There will be other objects within their reach, supremacy, rule, subjugation, victory. And we can be just as certain that they will reach for those as we are certain now that they will continue to attack us, because that is their aim. They have said so.

This is what those who sow this confusion advocate. This is what those who peddle this lie demand. They have CHOSEN treason to the west and its destruction of their own free fill and they have had every reason and opportunity to KNOW that this is what they were choosing.

Whether the west prevails, or Islam, their fate is sealed; unless they repent of their lies and make good the damage they have wrought.


Bottom line. There are people who can’t shine, who can’t participate meaningfully in production, who have (at best) little more than minimum wage to look forward to, if they play by the rules.

If you ask those people to refrain from parasitism and criminality, you are asking them to bear a substantial cost (an opportunity cost) because those may well be their best options.

People will not support and order that does not work for them. If you want them to bear the costs it demands, there are 2 ways to make it worthwhile for them to bear it. You can punish them for not bearing it (for engaging in parasitism and criminality) or you can reward them for bearing it (for refraining from the same.) People WILL support an order that works for them.

It’s worth examining which approach is cheaper or more effective at accomplishing the same end. Perhaps it’s some combination of them.

If you elect to offer positive incentives, as well as negative, it’s not an entitlement, it’s not even charity, it’s a productive exchange, because the productive need law, order, and stability, in order to produce. If it’s cheaper to BUY the cooperation of the unproductive in maintaining the conditions necessary for production, than it is to compel it, then that purchase is a profitable one, and the surpluses it generates may rightly be shared between those party to the deal.

But care must be taken not to simply subsidize the reproduction and relative increase of the underclasses, or the cost of purchasing their cooperation will only increase until it becomes impossible or uneconomical to bear.

It is incumbent upon lords, not only to destroy and defend, but also to provide. That’s not foolishness, but pragmatism.

Why Do Democracies get Weaker & more Parasitic?

What you have under a representative, egalitarian, winner take all, democracy is a shifting coalition of about 51% of voters aligned to threaten about 49%.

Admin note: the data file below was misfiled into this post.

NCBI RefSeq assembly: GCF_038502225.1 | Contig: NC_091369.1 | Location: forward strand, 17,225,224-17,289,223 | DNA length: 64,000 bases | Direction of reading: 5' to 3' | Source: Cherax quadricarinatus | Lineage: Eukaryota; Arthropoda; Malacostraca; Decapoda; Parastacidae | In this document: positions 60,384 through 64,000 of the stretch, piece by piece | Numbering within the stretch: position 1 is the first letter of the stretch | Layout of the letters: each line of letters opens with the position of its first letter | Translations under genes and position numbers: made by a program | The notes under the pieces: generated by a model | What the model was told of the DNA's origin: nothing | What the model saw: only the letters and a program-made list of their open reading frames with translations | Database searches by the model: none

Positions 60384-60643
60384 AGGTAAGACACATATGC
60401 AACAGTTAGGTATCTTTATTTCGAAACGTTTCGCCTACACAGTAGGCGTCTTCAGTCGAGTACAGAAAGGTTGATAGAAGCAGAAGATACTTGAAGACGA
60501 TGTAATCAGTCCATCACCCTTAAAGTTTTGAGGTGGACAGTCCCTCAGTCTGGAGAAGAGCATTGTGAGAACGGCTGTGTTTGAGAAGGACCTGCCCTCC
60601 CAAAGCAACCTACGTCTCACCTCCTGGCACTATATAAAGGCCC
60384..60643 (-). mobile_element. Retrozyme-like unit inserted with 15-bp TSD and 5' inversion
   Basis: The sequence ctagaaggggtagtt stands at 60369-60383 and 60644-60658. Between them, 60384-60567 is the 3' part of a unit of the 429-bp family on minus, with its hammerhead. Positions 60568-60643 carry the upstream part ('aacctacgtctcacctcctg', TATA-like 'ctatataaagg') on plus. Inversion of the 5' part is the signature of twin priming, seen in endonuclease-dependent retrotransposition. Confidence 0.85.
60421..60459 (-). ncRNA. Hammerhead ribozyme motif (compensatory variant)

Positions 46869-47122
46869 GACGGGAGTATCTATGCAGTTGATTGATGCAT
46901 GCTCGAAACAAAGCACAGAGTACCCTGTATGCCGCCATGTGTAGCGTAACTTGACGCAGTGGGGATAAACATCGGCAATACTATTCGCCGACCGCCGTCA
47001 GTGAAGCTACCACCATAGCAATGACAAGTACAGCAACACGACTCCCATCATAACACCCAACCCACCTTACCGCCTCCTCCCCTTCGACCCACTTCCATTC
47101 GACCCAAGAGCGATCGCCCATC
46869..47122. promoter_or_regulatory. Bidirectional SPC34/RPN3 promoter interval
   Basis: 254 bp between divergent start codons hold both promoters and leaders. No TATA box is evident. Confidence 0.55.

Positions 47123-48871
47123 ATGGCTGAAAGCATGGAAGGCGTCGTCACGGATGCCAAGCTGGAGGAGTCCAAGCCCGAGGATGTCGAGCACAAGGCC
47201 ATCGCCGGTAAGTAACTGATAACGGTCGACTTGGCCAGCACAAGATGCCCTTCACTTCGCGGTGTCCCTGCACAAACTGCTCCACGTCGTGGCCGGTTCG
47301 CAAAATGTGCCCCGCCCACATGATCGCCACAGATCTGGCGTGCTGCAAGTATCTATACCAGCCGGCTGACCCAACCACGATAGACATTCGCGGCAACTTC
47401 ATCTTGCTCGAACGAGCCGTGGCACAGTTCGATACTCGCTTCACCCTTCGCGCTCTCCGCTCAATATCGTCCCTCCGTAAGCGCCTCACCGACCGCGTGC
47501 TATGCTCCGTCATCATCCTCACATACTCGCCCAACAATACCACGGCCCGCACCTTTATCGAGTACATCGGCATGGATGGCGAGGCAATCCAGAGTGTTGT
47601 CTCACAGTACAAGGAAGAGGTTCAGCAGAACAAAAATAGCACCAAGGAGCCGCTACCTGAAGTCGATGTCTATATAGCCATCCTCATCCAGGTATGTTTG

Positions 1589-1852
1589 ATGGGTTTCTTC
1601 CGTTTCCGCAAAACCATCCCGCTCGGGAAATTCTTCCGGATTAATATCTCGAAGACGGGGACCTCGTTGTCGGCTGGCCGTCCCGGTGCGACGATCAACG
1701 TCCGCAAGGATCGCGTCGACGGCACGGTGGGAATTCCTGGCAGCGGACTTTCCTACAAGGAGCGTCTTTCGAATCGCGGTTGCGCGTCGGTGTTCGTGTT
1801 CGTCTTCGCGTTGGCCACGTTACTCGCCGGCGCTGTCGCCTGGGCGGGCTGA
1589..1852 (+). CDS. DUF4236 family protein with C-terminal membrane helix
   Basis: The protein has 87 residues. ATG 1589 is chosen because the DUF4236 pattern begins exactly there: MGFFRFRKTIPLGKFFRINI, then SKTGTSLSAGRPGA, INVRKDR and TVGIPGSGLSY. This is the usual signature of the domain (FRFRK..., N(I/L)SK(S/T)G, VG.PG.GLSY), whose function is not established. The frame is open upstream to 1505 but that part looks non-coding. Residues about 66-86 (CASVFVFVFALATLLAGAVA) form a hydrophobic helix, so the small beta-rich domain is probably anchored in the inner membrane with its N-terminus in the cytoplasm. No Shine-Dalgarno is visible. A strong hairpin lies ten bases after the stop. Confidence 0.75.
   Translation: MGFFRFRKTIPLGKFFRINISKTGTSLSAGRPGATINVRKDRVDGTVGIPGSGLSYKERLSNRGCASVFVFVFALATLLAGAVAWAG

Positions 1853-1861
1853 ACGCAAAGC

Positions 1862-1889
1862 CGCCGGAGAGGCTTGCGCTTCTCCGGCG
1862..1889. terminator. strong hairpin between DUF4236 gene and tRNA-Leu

If you’re getting more than 51% of the vote (which is certainly possible) that just means you’re leaving rents on the table. You could take more, and/or give less, and still win the election.

Additionally, maximum rent extraction occurs if your coalition comprises the cheapest 51% of voters, in other words, the most useless and parasitic.

In relative terms, the 51% will tend to expand in number as they gorge on the 49%, who will tend to diminish. That means, the 51% will generally be in the position of being able to kick their most productive members out into the 49% and begin consuming them in turn, getting ever more leftist, degenerate, and freeloading as the polity becomes progressively weaker and more parasitic, until finally, it collapses.

This is one explanation for the expressions “Cthulu only swims left” or “the ratchet effect.”

Thankfully, there are alternatives to democracy.

Borders and Property Lines

Borders are analogous to property lines. Both are social constructs which exist only by convention. Both nevertheless exist because Darwin rewards people who practice their use. (And punishes those who do not.)

Property lines exist when individuals claim territory and succeed in defending it.

Borders exist when groups claim territory and succeed in defending it.

If property lines are the boundaries between property holdings, borders can be thought of as the boundaries between property regimes.

In practice, you have the property and property rights that the people around you are willing to concede that you have. One man cannot stand alone against the world.

But a few in confederation can hold the looting hoards at bay indefinitely.

Property and property rights are obtained in exchange. You recognize and uphold mine and I’ll do the same for yours.

But to this basic condition, others can be added to protect the long term viability of the confederation which gives it force.

And first among these must be “don’t let the looters in.”

One condition people may demand for recognizing and upholding your private property is help in upholding shared borders.